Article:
Hittorff left drawings of many archaeological reconstructions in which he vehemently defended the reconstitution of classical polychromy. In this enormous watercolour, the colours of the building are once again well interpreted, but the interest in the work is to be found elsewhere, and demonstrates a little known aspect of the architect's talent.
This time, the severity of archaeological erudition gives way entirely to the imagination. As in the capricci by Panini (1691-1765), in imaginary views of classical ruins or in the fantasy images of his friend Félix Duban (1797-1870), Hittorff here concentrates on creating an atmosphere. Better still, he becomes a painter, by placing a procession of lictors announcing the arrival of a Roman magistrate, in the centre of his basilica.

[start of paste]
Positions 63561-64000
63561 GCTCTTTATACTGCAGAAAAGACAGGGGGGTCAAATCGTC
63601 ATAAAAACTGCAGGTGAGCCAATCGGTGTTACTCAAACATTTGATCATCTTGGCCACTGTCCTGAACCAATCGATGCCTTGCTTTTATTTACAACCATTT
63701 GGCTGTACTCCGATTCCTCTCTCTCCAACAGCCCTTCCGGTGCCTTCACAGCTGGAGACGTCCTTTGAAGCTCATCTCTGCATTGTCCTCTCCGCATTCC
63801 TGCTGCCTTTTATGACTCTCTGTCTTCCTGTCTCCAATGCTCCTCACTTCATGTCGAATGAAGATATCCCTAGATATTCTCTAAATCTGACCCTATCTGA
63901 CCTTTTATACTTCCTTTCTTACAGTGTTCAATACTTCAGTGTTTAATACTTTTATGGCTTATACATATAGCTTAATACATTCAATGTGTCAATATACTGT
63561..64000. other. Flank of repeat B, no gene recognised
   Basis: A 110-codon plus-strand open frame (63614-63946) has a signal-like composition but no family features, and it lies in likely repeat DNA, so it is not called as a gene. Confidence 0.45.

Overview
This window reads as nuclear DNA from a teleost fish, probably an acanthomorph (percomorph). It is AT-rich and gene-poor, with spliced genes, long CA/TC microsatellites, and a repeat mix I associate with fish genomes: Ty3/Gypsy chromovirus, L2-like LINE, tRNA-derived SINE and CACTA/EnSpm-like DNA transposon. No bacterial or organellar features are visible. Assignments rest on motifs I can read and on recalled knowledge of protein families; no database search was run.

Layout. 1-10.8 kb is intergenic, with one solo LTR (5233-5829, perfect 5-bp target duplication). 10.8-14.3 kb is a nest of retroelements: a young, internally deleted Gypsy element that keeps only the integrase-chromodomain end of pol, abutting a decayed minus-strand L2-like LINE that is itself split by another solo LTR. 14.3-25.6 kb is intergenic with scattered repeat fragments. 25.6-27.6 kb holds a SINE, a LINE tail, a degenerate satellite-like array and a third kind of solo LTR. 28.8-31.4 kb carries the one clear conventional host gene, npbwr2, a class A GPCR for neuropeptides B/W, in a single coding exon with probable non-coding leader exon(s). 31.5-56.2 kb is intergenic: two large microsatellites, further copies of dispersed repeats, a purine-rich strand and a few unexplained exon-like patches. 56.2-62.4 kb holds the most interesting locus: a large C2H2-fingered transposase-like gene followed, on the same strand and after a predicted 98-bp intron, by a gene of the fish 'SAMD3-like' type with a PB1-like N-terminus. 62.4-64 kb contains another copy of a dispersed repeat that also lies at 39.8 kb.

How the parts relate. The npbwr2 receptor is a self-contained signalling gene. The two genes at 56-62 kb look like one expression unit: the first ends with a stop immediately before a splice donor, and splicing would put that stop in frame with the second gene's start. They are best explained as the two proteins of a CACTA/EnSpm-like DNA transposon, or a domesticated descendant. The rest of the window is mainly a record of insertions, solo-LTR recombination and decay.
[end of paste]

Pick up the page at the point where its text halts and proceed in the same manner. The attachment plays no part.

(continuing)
This study was probably a sort of preface to the realisation of one of his greatest works, the church of Saint-Vincent-de-Paul in Paris, which was directly inspired by Palaeochristian basilicas. Thus, Hittorff's side elevation of this "reconstructed" basilica, with its two tiers of columns and decorated ceiling, heralds that building very accurately.